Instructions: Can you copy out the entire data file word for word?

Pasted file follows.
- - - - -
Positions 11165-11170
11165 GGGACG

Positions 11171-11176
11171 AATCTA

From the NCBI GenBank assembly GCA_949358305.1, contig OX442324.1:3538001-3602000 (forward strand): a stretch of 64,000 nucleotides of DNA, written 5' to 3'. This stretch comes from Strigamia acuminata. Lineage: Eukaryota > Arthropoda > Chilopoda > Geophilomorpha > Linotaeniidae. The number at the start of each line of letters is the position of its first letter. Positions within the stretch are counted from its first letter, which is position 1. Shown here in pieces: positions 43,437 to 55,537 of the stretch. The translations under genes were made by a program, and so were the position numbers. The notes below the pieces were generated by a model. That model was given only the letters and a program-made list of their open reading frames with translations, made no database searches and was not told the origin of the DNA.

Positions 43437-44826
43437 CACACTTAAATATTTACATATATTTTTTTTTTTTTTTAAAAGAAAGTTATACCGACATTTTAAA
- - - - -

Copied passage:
Positions 11165-11170
11165 GGGACG

Positions 11171-11176
11171 AATCTA

From the NCBI GenBank assembly GCA_949358305.1, contig OX442324.1:3538001-3602000 (forward strand): a stretch of 64,000 nucleotides of DNA, written 5' to 3'. This stretch comes from Strigamia acuminata. Lineage: Eukaryota > Arthropoda > Chilopoda > Geophilomorpha > Linotaeniidae. The number at the start of each line of letters is the position of its first letter. Positions within the stretch are counted from its first letter, which is position 1. Shown here in pieces: positions 43,437 to 55,537 of the stretch. The translations under genes were made by a program, and so were the position numbers. The notes below the pieces were generated by a model. That model was given only the letters and a program-made list of their open reading frames with translations, made no database searches and was not told the origin of the DNA.

Positions 43437-44826
43437 CACACTTAAATATTTACATATATTTTTTTTTTTTTTTAAAAGAAAGTTATACCGACATTTTAAA